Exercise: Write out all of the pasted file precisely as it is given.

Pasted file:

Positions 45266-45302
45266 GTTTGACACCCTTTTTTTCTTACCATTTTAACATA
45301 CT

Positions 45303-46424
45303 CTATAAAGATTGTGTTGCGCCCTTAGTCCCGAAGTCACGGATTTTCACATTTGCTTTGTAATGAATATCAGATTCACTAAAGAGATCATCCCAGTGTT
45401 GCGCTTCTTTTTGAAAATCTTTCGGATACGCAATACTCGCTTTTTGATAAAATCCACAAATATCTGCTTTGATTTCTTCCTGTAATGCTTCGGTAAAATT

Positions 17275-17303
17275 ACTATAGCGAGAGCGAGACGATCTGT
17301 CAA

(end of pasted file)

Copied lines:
Positions 45266-45302
45266 GTTTGACACCCTTTTTTTCTTACCATTTTAACATA
45301 CT

Positions 45303-46424
45303 CTATAAAGATTGTGTTGCGCCCTTAGTCCCGAAGTCACGGATTTTCACATTTGCTTTGTAATGAATATCAGATTCACTAAAGAGATCATCCCAGTGTT
45401 GCGCTTCTTTTTGAAAATCTTTCGGATACGCAATACTCGCTTTTTGATAAAATCCACAAATATCTGCTTTGATTTCTTCCTGTAATGCTTCGGTAAAATT

Positions 17275-17303
17275 ACTATAGCGAGAGCGAGACGATCTGT
17301 CAA